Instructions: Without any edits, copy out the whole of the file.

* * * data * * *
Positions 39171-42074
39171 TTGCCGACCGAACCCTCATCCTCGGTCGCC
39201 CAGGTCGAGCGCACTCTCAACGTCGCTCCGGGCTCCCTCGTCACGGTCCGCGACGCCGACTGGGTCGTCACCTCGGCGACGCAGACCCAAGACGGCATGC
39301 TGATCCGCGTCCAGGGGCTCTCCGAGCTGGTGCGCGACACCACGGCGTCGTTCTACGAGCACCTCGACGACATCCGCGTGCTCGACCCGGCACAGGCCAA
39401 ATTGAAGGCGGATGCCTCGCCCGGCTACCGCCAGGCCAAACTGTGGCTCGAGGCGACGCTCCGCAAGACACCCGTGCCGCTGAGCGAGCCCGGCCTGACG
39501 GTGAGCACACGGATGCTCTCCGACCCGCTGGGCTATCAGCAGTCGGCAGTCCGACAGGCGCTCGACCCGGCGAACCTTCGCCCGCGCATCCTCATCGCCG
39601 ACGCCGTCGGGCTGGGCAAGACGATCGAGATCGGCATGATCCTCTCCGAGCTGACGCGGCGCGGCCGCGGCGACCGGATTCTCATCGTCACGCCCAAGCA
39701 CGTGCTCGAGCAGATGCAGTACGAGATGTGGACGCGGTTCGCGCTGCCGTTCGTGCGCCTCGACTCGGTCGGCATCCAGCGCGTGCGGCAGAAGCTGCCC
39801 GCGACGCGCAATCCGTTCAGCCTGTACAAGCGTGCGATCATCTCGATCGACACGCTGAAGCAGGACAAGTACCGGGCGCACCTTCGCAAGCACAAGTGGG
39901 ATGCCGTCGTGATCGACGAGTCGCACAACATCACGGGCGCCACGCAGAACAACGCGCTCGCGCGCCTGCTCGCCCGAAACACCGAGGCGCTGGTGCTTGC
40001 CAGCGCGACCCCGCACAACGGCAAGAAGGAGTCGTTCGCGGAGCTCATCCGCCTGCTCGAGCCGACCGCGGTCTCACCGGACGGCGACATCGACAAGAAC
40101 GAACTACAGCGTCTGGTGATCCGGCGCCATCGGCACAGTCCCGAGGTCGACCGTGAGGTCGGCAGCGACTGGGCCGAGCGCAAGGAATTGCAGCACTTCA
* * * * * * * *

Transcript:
Positions 39171-42074
39171 TTGCCGACCGAACCCTCATCCTCGGTCGCC
39201 CAGGTCGAGCGCACTCTCAACGTCGCTCCGGGCTCCCTCGTCACGGTCCGCGACGCCGACTGGGTCGTCACCTCGGCGACGCAGACCCAAGACGGCATGC
39301 TGATCCGCGTCCAGGGGCTCTCCGAGCTGGTGCGCGACACCACGGCGTCGTTCTACGAGCACCTCGACGACATCCGCGTGCTCGACCCGGCACAGGCCAA
39401 ATTGAAGGCGGATGCCTCGCCCGGCTACCGCCAGGCCAAACTGTGGCTCGAGGCGACGCTCCGCAAGACACCCGTGCCGCTGAGCGAGCCCGGCCTGACG
39501 GTGAGCACACGGATGCTCTCCGACCCGCTGGGCTATCAGCAGTCGGCAGTCCGACAGGCGCTCGACCCGGCGAACCTTCGCCCGCGCATCCTCATCGCCG
39601 ACGCCGTCGGGCTGGGCAAGACGATCGAGATCGGCATGATCCTCTCCGAGCTGACGCGGCGCGGCCGCGGCGACCGGATTCTCATCGTCACGCCCAAGCA
39701 CGTGCTCGAGCAGATGCAGTACGAGATGTGGACGCGGTTCGCGCTGCCGTTCGTGCGCCTCGACTCGGTCGGCATCCAGCGCGTGCGGCAGAAGCTGCCC
39801 GCGACGCGCAATCCGTTCAGCCTGTACAAGCGTGCGATCATCTCGATCGACACGCTGAAGCAGGACAAGTACCGGGCGCACCTTCGCAAGCACAAGTGGG
39901 ATGCCGTCGTGATCGACGAGTCGCACAACATCACGGGCGCCACGCAGAACAACGCGCTCGCGCGCCTGCTCGCCCGAAACACCGAGGCGCTGGTGCTTGC
40001 CAGCGCGACCCCGCACAACGGCAAGAAGGAGTCGTTCGCGGAGCTCATCCGCCTGCTCGAGCCGACCGCGGTCTCACCGGACGGCGACATCGACAAGAAC
40101 GAACTACAGCGTCTGGTGATCCGGCGCCATCGGCACAGTCCCGAGGTCGACCGTGAGGTCGGCAGCGACTGGGCCGAGCGCAAGGAATTGCAGCACTTCA